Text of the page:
Then there's a set of migration risks: What happens when you start mapping the process and getting it from here to there?
There also are business operations risks: Will the work be done in the same way or will it be done differently? In many cases, the work is actually done better.
And finally, you have to think about holdup risk: You move these things offshore, sign a contract, redeploy people, and then your supplier comes back six months later and says, "My labor costs have gone up and power's more expensive. You need to pay me more." What are your options?
How does this shift in the services industry affect the type of skills and the way one manages in an organization?
Kennedy: In the traditional model, the career path is vertical. The key to getting to the next stage is having the most detailed domain knowledge. The signs of success tend to be very visible, i.e., bigger office, bigger expense account. In this new model, the path is horizontal, the organization is flattening out, and the signs of success are not so visible.
In terms of skills needed to manage a remote operation, they are not function-specific, but rather process-specific. For example, you need to manage analytically: How are we going to track your performance day to day and week to week? What measures are fair and accurate to do that? Second, you have to be much more process-oriented. When there's a mistake, the response isn't just to fix it but to figure out why the mistake happened and determine what can be done to prevent similar mistakes in the future. Third, you need people who are comfortable in a cross-cultural environment.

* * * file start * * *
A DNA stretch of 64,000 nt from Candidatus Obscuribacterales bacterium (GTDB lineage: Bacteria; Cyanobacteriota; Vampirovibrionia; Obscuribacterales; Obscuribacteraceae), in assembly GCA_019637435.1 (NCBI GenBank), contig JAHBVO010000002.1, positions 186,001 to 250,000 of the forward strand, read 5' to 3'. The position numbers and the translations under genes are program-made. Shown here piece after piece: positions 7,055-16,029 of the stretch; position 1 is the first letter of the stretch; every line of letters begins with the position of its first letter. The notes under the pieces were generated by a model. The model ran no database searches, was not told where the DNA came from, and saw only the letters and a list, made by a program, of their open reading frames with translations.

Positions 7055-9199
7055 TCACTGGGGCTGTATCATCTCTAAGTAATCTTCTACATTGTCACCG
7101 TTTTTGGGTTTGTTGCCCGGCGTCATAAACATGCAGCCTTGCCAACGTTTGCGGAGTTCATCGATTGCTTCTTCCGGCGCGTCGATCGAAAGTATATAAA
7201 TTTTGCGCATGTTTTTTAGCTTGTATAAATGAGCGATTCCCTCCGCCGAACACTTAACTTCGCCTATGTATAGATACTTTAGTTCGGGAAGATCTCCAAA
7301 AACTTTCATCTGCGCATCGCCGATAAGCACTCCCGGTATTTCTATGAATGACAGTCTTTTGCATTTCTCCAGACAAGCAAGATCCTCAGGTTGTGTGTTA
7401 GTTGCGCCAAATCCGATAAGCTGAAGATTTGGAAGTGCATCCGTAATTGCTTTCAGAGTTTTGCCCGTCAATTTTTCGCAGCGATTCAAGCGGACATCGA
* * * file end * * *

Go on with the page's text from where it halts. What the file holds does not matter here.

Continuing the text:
Finally, as I mentioned earlier, the signs of success are not particularly visible in this model. You may have someone sitting in a cubicle managing a billion dollars and 5,000 people. If this person does their job well, they can save the company tens of millions of dollars, but nobody says, "Oh, nice office."
But remember, the tools they created for offshoring allow these people to measure their value. They can say, "I saved you $20 million last year. You need to double my salary." And if you don't, they have lots of options.
It sounds like the demand for this type of person is only going to increase as the offshoring/outsourcing trend accelerates.
Kennedy: I don't know how huge this sector will be. Lots and lots of companies need people who are comfortable doing this. But you need that combination of process savvy and cross-cultural savvy. People like industrial engineers and MBAs often have these skills because they're comfortable with numbers and they understand the range of functions. It's the people who can solve these unstructured problems and create robust, low-risk processes who are going to be in huge demand, because this is one of the key ways companies are creating value these days.
—Dan Shine with Deborah Holdship